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When it comes to the gathering, coalescing, and analysis of data, most places can't compete with the United States CIA. I think a lot of library types would like to know some of their secrets, at least when it comes to data and information processing.
Well, now you can.
The CIA recently released a book titled Psychology of Intelligence Analysis. Obviously, the book is aimed more towards people working for or with the CIA, but there's some interesting bits in their for the information science nerd too. The book is available online in its full text glory if you've got the interest.
Google Maps and Google Earth brought the world to our fingertips. Then, with varying degrees of success, they did the same thing with the sky, the street, and Mars. Now, Google calls together a team of oceanographers with a plan to map the ocean floor.
Google's current plans are to provide a framework and basic map of the ocean floor and, like Google Earth, provide the ability to add things to it. Ideas for additional data include shipwrecks, coral reefs, and currents.
Peter Morville put together this neat sandbox for collecting search examples, patterns, and anti-patterns. He's looking for folks to add tags, notes, and comments, and suggest new examples. Over time, he hopes to add patterns that illustrate user behavior and the information architecture of search. He's blogging about search patterns at www.findability.org.
(Link stolen from the NGC4LIB list)
Aaron Schmidt has used quite a few library OPACs. He's also used and sought out the best of the open web. You’ve probably done the same and like him, you’ve probably been dismayed at the disparity between the two worlds. The open web can be fun and inspiring. Would you say the same of our OPACs? He's thought about what OPACs should be like in bits and pieces and decided to assemble them here.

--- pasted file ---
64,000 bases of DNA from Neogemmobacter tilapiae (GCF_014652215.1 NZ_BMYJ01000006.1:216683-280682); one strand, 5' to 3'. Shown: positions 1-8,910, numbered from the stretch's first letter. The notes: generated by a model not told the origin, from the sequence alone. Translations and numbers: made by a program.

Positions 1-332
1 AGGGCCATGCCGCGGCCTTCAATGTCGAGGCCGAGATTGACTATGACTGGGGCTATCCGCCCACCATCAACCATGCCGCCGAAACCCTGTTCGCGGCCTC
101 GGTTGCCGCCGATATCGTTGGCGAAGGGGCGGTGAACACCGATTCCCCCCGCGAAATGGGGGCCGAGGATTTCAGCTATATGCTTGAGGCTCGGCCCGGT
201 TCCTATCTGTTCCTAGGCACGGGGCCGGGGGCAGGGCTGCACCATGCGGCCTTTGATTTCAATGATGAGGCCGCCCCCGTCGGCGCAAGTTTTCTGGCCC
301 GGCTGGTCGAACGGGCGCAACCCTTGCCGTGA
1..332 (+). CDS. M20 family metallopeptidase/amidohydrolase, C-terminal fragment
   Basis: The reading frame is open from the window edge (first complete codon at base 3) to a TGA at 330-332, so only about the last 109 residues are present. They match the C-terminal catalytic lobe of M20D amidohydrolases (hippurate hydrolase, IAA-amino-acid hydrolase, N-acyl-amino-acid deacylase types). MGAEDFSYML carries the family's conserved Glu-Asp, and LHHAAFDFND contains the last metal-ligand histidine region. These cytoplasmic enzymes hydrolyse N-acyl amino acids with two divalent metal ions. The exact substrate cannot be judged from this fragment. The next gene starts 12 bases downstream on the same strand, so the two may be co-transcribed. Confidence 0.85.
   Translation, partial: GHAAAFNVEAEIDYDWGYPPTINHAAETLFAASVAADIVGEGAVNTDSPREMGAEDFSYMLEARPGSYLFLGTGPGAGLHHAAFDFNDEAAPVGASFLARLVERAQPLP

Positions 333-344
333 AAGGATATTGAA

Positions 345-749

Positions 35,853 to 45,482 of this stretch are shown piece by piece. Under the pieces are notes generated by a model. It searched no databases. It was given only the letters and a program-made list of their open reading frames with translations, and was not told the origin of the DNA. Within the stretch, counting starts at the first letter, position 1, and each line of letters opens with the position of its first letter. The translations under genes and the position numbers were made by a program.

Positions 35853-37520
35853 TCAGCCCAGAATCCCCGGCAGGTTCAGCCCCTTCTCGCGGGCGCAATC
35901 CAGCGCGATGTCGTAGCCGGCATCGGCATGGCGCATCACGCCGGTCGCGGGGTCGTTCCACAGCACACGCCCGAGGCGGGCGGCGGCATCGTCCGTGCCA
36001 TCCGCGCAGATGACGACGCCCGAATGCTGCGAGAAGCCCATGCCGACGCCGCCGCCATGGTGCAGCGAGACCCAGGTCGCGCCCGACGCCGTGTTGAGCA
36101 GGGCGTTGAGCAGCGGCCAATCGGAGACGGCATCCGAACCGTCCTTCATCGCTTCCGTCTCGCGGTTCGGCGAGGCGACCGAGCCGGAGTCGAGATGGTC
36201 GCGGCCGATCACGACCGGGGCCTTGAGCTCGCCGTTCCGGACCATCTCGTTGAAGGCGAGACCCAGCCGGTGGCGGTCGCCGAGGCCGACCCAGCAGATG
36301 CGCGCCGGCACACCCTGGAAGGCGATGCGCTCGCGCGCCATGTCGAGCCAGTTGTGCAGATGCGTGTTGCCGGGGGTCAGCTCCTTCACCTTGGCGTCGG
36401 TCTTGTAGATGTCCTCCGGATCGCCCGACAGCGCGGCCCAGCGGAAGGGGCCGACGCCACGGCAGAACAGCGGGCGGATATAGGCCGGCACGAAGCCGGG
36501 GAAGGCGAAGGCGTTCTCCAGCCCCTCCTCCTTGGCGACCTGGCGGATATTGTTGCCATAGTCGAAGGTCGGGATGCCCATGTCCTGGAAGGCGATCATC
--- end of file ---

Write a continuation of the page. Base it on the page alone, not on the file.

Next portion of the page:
Besides all of the small, simple usability enhancements OPACs need (listed way below) a big concern about library websites and OPACs is the distracting transition between the two. You know the routine. Ubiquitous “Click here to search the catalog” links take users from one place to another and create a disjointed experience.
One way to provide a seamless experience is to put some OPAC functions into the website, letting people accomplish OPAC tasks without having to leave the library website. In Aaron's dream OPAC this go-between is essentially an ecommerce shopping basket but called a backpack or bookshelf in this instance. Just like on amazon.com, when logged in, a patron’s library backpack appears on every library webpage, whether it be the homepage, a book list, or the results list of a search. Any item cover on the website can be dragged and dropped into users’ backpack/bookshelf.
BookLamp offers an interesting and (ahem) novel idea when it comes to finding books.
Those familiar with Pandora know that it works by analyzing a musician or song that you like and making choices for new songs based on the artist, style, beat, and other musical elements. BookLamp seeks to do that, but with books. Through the analysis of things like writing style, word use, and the like, BookLamp tries to make recommendations for further based on similarities between the book you selected and other books within its database.